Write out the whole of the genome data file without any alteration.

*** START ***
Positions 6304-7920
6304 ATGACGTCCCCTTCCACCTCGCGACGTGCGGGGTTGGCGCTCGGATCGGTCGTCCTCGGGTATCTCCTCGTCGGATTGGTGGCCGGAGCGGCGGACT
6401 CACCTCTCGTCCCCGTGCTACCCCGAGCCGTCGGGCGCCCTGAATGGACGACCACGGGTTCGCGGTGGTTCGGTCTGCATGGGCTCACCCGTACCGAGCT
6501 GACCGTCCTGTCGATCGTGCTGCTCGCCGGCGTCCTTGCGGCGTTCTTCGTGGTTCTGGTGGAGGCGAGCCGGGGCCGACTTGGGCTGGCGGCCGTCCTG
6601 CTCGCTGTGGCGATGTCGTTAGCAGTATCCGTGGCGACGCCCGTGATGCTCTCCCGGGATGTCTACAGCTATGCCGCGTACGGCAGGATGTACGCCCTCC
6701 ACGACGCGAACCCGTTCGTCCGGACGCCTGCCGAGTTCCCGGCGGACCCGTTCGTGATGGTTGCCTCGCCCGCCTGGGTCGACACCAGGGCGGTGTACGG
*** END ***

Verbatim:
Positions 6304-7920
6304 ATGACGTCCCCTTCCACCTCGCGACGTGCGGGGTTGGCGCTCGGATCGGTCGTCCTCGGGTATCTCCTCGTCGGATTGGTGGCCGGAGCGGCGGACT
6401 CACCTCTCGTCCCCGTGCTACCCCGAGCCGTCGGGCGCCCTGAATGGACGACCACGGGTTCGCGGTGGTTCGGTCTGCATGGGCTCACCCGTACCGAGCT
6501 GACCGTCCTGTCGATCGTGCTGCTCGCCGGCGTCCTTGCGGCGTTCTTCGTGGTTCTGGTGGAGGCGAGCCGGGGCCGACTTGGGCTGGCGGCCGTCCTG
6601 CTCGCTGTGGCGATGTCGTTAGCAGTATCCGTGGCGACGCCCGTGATGCTCTCCCGGGATGTCTACAGCTATGCCGCGTACGGCAGGATGTACGCCCTCC
6701 ACGACGCGAACCCGTTCGTCCGGACGCCTGCCGAGTTCCCGGCGGACCCGTTCGTGATGGTTGCCTCGCCCGCCTGGGTCGACACCAGGGCGGTGTACGG